In May 2018, through the DC Commission on the Arts and Humanities’ Sister Cities grant program, Hillyer partnered with Rome-based arts center, Sala 1, to bring a delegation of DC artists to Rome for a conference on the important role international collaborations play with in our own creative communities. Under Another Roof is a new iteration of an installation, Under the Same Roof exhibited at Sala 1 earlier this year. Four artists born in four different countries choose to focus on their desire and need for a harmonious coexistence. In Rome, they constructed a common building, octagonal in shape, with four entrances and four walls, as a strong visual metaphor of cohabitation. Each of the four vertical walls show how each artist connects earth with heaven through a personal visual vocabulary and message. As human beings we all live in a standing position as particular intersections of two fundamentally shared planes.
In Washington DC, the work of the four artists once again shares the same sky and the same ground while the four walls are differentiated by the traces of each individual’s visual language, and of course, a new roof at Hillyer. In each of the artists works there is a clear invitation towards self-investigation as a condition for living more harmoniously with other people and with our environment in its broadest sense. Marina Buening presents images of branches entitled, “In the Wild”. She encourages people to get in touch with the vulnerability of nature. For her, self- investigation has to do with healing the profound relationship between man and nature, necessary for a harmonious existence. In Kristien De Neve’s work on mirrors there is an explicit request to go beyond superficial self-images, personal masks that limit our capacity to relate to people in a new and profound way. In Anita Guerra’s work a floating identity is indicated, which can only be rooted in our physical bodies (“Corpus-Domus”). The body, viewed as that constant home which follows us around wherever we live, thus becomes an indicator or our own limitations and resources. Only by knowing ourselves can we begin to know each other. In Maria Korporal’s work – a video inspired by the ritual Walkabout of Australian Aborigines – self-knowledge emerges through a long and intriguing journey made up of many exchanges, creating networks between people that transcend territorial and personal limits.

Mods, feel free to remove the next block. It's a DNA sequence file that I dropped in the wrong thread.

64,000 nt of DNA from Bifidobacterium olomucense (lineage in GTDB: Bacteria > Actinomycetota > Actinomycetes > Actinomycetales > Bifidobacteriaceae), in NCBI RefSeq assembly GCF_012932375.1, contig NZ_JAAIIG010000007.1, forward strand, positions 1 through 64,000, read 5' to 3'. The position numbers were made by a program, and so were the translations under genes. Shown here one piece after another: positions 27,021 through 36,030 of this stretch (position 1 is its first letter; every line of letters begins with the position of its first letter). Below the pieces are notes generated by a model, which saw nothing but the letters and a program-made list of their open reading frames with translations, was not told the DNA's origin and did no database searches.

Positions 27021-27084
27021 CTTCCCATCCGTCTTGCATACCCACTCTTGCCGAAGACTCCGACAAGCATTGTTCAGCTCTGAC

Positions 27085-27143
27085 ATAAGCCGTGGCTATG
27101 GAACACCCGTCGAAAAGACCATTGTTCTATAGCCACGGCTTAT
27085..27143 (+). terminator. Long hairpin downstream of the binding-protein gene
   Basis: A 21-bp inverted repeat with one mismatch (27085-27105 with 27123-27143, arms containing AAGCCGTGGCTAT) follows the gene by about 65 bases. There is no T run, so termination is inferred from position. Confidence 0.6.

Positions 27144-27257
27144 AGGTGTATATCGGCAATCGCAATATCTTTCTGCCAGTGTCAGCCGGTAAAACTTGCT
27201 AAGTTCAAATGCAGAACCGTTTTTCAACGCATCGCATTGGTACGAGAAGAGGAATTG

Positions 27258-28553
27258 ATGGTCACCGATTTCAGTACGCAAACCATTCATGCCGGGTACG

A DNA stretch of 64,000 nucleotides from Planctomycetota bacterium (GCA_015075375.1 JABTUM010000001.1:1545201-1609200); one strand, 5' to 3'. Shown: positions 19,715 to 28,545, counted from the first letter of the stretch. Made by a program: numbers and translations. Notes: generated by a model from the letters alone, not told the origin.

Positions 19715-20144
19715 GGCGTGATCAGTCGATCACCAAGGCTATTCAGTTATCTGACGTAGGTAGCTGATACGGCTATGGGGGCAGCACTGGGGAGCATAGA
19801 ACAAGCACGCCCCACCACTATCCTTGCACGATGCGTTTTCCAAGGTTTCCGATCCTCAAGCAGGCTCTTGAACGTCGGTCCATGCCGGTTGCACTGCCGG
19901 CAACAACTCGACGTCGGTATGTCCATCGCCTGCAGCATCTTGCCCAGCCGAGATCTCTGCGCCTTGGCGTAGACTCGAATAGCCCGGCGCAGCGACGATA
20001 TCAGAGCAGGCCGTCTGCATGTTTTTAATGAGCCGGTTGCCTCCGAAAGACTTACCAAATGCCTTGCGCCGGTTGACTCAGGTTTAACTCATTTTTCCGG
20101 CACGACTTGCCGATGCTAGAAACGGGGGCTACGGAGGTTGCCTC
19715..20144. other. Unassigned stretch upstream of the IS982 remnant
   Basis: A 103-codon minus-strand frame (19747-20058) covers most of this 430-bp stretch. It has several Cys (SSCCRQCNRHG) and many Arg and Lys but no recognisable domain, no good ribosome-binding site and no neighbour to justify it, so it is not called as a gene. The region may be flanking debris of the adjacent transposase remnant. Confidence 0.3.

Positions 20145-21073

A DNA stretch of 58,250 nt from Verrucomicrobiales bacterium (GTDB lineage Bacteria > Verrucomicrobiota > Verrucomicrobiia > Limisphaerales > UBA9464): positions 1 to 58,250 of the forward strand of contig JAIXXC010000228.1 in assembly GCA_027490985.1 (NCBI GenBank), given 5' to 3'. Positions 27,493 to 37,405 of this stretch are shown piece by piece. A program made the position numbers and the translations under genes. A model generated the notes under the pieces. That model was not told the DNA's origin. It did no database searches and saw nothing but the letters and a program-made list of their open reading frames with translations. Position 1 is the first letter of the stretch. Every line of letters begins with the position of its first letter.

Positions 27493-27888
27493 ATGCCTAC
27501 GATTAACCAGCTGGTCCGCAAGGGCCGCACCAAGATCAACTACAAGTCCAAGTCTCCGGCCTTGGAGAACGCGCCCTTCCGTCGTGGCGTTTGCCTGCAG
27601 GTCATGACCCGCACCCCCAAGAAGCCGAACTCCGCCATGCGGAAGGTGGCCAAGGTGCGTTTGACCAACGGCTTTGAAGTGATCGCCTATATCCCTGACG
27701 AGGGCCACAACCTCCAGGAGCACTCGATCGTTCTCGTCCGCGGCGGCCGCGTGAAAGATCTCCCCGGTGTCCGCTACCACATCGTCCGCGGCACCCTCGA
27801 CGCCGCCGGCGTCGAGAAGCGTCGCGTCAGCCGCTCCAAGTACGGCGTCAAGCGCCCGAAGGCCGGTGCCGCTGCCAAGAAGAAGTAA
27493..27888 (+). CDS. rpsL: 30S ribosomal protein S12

- Tuesday-Friday: 12pm to 6pm
- Saturday-Monday: 12pm to 5pm
- and by appointment
IA&A at Hillyer is located at 9 Hillyer Ct. NW. For more informaiton, visit http://athillyer.org/.